Angel Zerpa solidifies Kansas City Royals bullpen

Kansas City Royals' Angel Zerpa
Credit: Stephen Brashear-USA TODAY Sports

Entering play on Saturday, left-hander Angel Zerpa was the only player on the roster with at least 20 innings pitched that held a lower ERA than Lugo. However, the 24-year-old allowed five earned against the Texas Rangers last night, which bloated his ERA on the year to 3.49 from 1.93, which is more in line with his 3.32 FIP. Still, Zerpa has had a pretty significant impact this season.

Zerpa has appeared in 34 games this year, which is roughly 44% of the team’s contests. Of those 34 games, he has allowed a run to cross the plate in just five of them. That’s consistency, and having a reliable arm like that is extremely valuable.

The southpaw averages 96 miles per hour on his sinker, but it’s his slider that has been his most effective pitch this year, ranking in the 84th percentile in run value. Even with the poor outing last night, Zerpa is the only Royals reliever that is qualified in innings pitched to hold an ERA under 4.00. The team as a whole ranks 21st in reliever’s ERA with a 4.43.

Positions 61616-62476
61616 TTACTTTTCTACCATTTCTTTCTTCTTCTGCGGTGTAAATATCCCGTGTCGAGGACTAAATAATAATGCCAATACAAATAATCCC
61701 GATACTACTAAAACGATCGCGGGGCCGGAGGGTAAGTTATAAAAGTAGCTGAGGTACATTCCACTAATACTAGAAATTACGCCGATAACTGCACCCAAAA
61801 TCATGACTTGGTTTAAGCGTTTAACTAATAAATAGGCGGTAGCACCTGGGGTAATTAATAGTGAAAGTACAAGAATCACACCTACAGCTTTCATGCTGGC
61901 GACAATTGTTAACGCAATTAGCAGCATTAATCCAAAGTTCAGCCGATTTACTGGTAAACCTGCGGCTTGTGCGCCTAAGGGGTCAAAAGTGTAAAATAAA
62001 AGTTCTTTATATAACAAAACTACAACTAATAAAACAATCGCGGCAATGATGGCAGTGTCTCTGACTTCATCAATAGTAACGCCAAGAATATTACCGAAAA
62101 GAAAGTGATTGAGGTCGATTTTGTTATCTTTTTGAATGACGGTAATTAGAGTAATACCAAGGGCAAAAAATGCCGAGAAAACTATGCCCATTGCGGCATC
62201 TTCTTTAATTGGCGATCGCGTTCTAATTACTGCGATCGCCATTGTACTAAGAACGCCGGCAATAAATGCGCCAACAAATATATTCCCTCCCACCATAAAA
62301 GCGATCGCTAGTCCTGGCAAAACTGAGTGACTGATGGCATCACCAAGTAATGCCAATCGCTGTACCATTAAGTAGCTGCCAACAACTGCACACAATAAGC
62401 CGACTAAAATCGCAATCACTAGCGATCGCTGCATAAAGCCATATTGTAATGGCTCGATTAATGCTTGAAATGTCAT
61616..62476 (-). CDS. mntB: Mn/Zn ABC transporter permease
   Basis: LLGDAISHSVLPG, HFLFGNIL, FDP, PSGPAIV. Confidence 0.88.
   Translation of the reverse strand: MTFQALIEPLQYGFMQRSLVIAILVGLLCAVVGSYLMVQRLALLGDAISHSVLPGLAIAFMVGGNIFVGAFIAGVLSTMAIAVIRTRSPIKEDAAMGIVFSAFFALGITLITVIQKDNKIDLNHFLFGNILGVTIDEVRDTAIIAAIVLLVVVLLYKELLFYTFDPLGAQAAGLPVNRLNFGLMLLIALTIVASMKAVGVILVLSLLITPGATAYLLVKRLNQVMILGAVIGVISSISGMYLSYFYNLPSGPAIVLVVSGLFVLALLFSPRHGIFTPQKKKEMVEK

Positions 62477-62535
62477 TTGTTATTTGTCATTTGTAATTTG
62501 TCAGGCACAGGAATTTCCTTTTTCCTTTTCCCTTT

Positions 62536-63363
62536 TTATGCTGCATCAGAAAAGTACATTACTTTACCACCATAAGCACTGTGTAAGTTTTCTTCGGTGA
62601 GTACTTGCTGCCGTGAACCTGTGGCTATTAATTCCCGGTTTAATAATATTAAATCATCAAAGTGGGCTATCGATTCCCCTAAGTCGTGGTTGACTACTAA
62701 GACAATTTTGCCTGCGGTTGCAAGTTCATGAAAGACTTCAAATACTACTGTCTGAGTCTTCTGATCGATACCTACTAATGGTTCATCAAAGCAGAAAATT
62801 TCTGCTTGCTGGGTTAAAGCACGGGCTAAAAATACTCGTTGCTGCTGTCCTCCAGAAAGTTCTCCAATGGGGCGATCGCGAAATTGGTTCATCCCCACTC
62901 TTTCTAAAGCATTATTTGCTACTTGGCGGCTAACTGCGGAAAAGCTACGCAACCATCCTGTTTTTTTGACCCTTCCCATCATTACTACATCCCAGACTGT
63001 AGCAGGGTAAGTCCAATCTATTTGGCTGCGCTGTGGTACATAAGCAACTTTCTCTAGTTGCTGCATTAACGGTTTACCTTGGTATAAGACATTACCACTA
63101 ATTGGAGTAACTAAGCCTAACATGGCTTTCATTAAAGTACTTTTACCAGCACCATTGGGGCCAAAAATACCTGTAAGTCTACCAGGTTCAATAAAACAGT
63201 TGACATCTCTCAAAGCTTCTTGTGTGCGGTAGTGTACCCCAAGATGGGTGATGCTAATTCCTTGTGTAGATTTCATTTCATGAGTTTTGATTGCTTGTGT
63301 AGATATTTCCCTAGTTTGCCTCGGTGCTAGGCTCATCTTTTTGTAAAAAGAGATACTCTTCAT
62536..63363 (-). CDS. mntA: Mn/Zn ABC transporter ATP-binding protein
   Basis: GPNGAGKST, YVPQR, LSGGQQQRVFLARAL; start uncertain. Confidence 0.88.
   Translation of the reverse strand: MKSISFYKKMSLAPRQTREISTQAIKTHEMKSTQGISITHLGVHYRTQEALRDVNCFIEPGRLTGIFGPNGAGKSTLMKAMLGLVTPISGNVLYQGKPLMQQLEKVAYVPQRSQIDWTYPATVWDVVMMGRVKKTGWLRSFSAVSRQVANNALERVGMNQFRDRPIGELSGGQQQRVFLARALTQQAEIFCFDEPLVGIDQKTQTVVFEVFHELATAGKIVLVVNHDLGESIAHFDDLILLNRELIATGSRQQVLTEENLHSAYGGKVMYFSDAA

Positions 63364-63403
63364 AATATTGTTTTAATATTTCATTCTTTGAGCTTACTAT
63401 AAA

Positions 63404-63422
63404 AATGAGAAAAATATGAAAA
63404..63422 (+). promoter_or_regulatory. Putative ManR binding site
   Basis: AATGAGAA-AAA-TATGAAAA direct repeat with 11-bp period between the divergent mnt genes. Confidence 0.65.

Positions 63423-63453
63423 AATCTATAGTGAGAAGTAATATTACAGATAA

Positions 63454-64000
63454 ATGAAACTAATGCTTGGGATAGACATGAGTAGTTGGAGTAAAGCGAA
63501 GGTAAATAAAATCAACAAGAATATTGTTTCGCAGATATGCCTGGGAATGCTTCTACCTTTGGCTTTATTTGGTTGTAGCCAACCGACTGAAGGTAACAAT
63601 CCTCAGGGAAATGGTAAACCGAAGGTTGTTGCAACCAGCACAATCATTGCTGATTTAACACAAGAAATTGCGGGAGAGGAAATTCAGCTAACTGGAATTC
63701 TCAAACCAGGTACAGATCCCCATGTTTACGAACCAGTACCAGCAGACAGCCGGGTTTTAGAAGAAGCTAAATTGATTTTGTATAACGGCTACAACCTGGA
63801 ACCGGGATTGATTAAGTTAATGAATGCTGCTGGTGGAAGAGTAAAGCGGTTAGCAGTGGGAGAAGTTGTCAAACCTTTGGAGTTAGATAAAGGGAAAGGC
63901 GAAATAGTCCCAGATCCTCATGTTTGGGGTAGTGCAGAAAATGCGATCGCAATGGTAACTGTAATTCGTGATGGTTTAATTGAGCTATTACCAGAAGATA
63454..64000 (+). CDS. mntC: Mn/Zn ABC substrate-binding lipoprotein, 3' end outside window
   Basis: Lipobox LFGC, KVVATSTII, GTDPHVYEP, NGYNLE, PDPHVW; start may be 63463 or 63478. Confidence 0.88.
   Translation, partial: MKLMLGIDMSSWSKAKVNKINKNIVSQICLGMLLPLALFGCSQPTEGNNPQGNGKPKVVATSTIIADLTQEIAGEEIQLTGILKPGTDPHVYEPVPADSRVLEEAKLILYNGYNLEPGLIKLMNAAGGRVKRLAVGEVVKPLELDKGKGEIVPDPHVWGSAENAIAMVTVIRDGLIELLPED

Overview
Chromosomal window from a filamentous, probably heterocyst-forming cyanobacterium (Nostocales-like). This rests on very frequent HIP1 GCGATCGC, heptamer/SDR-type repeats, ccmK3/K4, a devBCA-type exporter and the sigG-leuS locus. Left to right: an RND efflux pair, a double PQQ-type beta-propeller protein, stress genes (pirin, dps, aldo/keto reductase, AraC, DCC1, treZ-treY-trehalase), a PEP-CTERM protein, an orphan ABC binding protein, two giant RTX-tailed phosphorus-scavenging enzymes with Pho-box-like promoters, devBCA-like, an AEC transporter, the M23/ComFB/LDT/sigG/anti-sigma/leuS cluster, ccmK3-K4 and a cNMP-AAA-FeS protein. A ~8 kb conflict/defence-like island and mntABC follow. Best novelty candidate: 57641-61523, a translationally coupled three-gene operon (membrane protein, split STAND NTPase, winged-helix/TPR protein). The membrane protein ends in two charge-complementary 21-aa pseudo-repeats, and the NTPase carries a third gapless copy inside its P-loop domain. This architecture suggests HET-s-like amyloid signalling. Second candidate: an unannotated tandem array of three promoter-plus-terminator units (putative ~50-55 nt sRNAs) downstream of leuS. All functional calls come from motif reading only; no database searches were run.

On the bright side, if the Royals want to make some moves at the trade deadline, they know one area of the roster that could use some work. The club is 19-18 in games decided by two runs or less. With an extra arm or two in the bullpen, that could make enough of a difference to earn the Royals a spot playing October baseball.